In the poem Mending Wall, the poet Robert Frost describes a man fixing a stone fence between his and his neighbor’s fields and questioning the actual need for such a structure. His wise neighbor instead counsels him twice that “Good fences make good neighbors.”
The takeaway from the poem is that clearly defined boundaries between adjacent properties promote the peaceful coexistence of the owners of those properties. Anyone who has ever gotten into an argument with a neighbor over property boundaries can likely attest to same.
Know your boundaries
At some point, the property you purchased was surveyed by a professional to clearly delineate the property lines. You may have ordered the survey yourself but it is also likely that you relied upon a survey that was already done in the past.
There are, however, potential problems with using decades-old surveys to establish modern boundaries. For instance, many older property surveys relied on geographic attributes that may no longer be valid, e.g., “20 feet from the third elm tree” long after the elm had been felled by lightning.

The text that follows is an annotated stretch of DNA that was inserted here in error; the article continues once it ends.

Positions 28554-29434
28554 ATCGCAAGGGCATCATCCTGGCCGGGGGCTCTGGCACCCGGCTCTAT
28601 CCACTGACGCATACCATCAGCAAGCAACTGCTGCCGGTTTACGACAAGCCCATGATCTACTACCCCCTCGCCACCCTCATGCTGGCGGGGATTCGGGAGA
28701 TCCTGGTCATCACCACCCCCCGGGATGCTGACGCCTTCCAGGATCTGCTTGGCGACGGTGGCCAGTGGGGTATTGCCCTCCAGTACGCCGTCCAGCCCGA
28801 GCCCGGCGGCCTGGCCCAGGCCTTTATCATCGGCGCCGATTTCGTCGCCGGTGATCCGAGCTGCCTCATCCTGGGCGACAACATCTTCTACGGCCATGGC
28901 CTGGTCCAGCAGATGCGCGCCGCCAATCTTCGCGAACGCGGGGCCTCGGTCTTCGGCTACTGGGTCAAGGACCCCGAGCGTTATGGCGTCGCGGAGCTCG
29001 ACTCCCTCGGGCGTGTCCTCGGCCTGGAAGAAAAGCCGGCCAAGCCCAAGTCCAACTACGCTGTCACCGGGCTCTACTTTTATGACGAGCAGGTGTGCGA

If your property boundaries rely on much older descriptions, it’s a good idea to get an updated survey done now.
Reaching mutual accord on boundary disputes
If you and your neighbor are involved in a controversy over the property lines, the two of you can reach an agreement over the matter and set a certain physical marker, e.g., a fence, as the boundary between the two properties. Both of you will then need to sign off on a quitclaim deed that grants you each ownership of the lands on either side of the respective divider.
Quiet title lawsuits can arise
Unfortunately, not all boundary disputes are satisfactorily resolved by updating a survey or via mutual agreement. In some cases, property owners have to file quiet title lawsuits. Then, a judge will establish the property’s boundary lines.
What about adverse possession?
Here is where a dispute can get really tricky. The doctrine of adverse possession states that when property in dispute was used by people who are not the legal owners for a certain number of years, those people may now have a legal right to continue to use it.
For the doctrine to apply, said possession by non-owners has to have been “open, notorious, and under a claim of right.” Also, in some jurisdictions, the property taxes must have also been paid by the non-owners.